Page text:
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The Chain Effect collective hopes to stir up conversation around bicycling in the auto-centric city.
“A bicycle is revolutionary – it has the power to transform urban landscapes and social frameworks when introduced into daily lives and travel patterns. It is the ultimate symbol of freedom, equality and sustainability in a society.”
This is from the Facebook description for The Chain Effect, a collective of street artists in Beirut, Lebanon who aim to bring utility cycling to the masses in the Middle Eastern city. Started by three friends in 2014, The Chain Effect paints colorful murals onto the walls and buildings all around the city, gently encouraging others to give biking a try. A wall in a particularly congested part of the city is covered in stencilled images of bicycles, with large block letters reading “If you rode a bicycle, you’d be there by now.” Others simply feature large images of bikes so passing residents can’t help but have them on their minds.
“Despite the activity’s recent growth, there is no real bicycle culture in Beirut,” explained Zeina Hawa, one of the founding members of the collective. “It isn’t widely recognized as a form of transport yet, not for the public and not within the government.” While people cycle for recreation and fitness, those who bike for transportation are few and far between. Hawa blames a general misconception about the safety of cycling as one of the principal barriers to developing a stronger bike culture. Those who ride in the streets are perceived as brave and daring, when in reality, she says, it’s actually quite pleasant and safe. Generally narrow streets and low traffic speeds mean cars don’t pose as large a threat to people on bikes as they do in other places, and she believes Beirut has enormous potential to be a great cycling city if more people took it seriously.
In 2013, the first bicycle delivery service in the Middle East launched in Beirut and its suburbs. Cycling for leisure, sport, and touring has been steadily gaining in popularity – especially for weekend excursions to the coast and to the mountains – and a few groups organize regular rides in and around the city. Yet despite these advancements, the perception of cycling as niche market and dangerous persists. So together with her friends and fellow artists, Hawa aims to bring the benefits of biking to the masses.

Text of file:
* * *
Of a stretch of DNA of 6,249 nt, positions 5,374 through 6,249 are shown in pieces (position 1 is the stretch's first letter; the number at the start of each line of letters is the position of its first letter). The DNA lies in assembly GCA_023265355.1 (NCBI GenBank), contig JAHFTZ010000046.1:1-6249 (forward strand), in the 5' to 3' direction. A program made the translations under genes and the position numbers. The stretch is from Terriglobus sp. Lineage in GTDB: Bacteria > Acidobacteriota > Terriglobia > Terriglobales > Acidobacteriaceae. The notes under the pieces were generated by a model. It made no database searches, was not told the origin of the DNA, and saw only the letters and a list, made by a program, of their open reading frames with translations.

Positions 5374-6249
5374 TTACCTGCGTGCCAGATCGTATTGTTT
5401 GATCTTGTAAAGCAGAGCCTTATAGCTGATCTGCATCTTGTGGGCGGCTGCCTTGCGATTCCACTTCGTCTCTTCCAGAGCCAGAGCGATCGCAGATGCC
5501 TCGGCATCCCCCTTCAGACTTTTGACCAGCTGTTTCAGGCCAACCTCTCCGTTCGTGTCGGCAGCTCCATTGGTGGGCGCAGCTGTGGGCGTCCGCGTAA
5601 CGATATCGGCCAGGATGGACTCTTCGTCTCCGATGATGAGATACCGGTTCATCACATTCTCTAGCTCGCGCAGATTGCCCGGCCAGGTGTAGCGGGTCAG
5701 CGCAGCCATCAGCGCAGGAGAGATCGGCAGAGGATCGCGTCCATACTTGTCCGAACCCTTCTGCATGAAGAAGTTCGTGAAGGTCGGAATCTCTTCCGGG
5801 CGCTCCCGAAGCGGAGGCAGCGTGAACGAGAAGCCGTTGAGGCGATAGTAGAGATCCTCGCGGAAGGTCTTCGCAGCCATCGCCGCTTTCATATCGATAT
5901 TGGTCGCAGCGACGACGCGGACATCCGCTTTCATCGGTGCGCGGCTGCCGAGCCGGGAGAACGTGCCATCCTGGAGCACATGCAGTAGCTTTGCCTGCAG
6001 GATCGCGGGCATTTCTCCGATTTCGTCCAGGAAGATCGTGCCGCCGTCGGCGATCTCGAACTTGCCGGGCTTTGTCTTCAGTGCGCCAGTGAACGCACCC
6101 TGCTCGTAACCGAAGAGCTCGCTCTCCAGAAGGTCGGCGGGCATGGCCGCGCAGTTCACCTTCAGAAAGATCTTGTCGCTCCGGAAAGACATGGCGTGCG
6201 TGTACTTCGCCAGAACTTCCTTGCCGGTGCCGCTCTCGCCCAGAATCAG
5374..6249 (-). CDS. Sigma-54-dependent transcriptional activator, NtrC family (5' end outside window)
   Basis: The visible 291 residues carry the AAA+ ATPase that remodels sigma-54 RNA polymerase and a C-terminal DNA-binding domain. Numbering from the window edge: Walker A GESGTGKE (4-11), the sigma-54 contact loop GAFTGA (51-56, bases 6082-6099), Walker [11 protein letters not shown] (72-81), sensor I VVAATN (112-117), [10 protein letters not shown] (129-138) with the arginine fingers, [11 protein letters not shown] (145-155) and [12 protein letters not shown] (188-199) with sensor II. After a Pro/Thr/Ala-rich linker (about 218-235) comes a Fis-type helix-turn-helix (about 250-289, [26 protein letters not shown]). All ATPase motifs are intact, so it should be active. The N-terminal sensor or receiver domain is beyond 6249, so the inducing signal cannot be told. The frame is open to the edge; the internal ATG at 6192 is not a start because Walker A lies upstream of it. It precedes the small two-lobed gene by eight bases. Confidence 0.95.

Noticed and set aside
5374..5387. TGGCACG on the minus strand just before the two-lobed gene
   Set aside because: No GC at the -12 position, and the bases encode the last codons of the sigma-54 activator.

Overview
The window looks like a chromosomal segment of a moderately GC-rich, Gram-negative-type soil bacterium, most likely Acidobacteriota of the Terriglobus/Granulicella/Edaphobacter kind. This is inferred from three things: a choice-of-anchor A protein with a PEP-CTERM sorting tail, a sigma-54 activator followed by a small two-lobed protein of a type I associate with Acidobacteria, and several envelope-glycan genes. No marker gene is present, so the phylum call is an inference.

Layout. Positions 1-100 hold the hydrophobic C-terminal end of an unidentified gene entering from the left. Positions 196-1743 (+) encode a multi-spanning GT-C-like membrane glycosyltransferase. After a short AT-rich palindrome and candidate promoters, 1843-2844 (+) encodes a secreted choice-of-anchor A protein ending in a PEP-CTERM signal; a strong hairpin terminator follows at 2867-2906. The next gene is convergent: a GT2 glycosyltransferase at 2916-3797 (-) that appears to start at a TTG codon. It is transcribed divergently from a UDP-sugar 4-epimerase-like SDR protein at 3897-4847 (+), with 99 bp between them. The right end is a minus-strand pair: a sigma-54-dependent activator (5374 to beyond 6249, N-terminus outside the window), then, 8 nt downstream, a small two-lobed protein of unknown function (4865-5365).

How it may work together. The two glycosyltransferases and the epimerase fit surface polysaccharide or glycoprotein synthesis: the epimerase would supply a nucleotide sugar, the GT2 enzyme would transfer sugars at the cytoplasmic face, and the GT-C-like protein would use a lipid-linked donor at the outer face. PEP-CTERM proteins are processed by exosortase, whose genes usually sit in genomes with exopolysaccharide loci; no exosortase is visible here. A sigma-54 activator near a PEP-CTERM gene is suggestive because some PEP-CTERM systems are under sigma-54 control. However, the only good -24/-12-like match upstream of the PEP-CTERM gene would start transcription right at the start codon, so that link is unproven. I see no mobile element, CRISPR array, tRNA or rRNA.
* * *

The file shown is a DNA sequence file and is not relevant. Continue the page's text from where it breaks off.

“Public art in itself is already such a powerful way to reach people because it is highly visible, very interactive and targets everyone, regardless of economic class, education levels or accessibility,” she said. “It made so much sense to use public art to create a stir about bicycling and sustainable mobility because it is highly situational – the activity of getting from place to place happens in a city’s streets – and it really pushes people to think about their transport patterns and habits while they are in the process of moving around.”
Since they started in 2014, the reaction from the public has been overwhelmingly positive. Hawa admits the group never set out to create The Chain Effect. They started out with a single, large project that was intended to be a one-off thing, but the response they received was so enthusiastic they decided to keep going. “Today, hardly anyone we talk to has not seen or heard of ‘the bicycle walls’, and since we started painting we’ve seen so many photos of our walls posted on social media, a lot of which are taken by people who were stuck in traffic and noticed the painting,” she said. The three of them are involved in each of the paintings, and they are often joined by volunteers – some of whom get up at 6 am to help them paint before work – who appreciate what they’re doing and want to help out. They did a large-scale project over the course of a few weekends where they were joined by 45 schoolchildren and scouts, and they have plans to organize a few other similar community-based projects this summer.
Most of the walls they use are privately owned. The collective approaches the owners ahead of time to get permission, and so far hasn’t had anyone turn them down. “On several occasions we’ve had some of the owners of the walls actually help us out, hang around or take pictures with us,” said Hawa. In the short term, they’re planning more paintings with varied messages and designs to create an expanded network of bike-based art around the city. Eventually, they’d like to move on to large-scale paintings, such a large building facade, in order to really drive their message. “We want to generate a louder conversation amongst the public, and eventually move into initiating a conversation on mobility and urban cycling with Beirut’s municipality alongside other organizations,” she said.
They’ve also discussed expanding their activity to Tripoli, the second largest city in Lebanon, as well as initiating a public exhibition showcasing portraits and stories of everyday cyclists in hopes of normalizing the activity.
“In Beirut, we hope to see a shift away from car-centered planning and development,” Hawa explained. “We’d like to see greater awareness among local authorities that building more roads for cars is outdated and a dead end, that we need to think about streets for everyone, all different types of users, and streets that invite people to enjoy their city.”
To learn more, visit The Chain Effect Facebook page.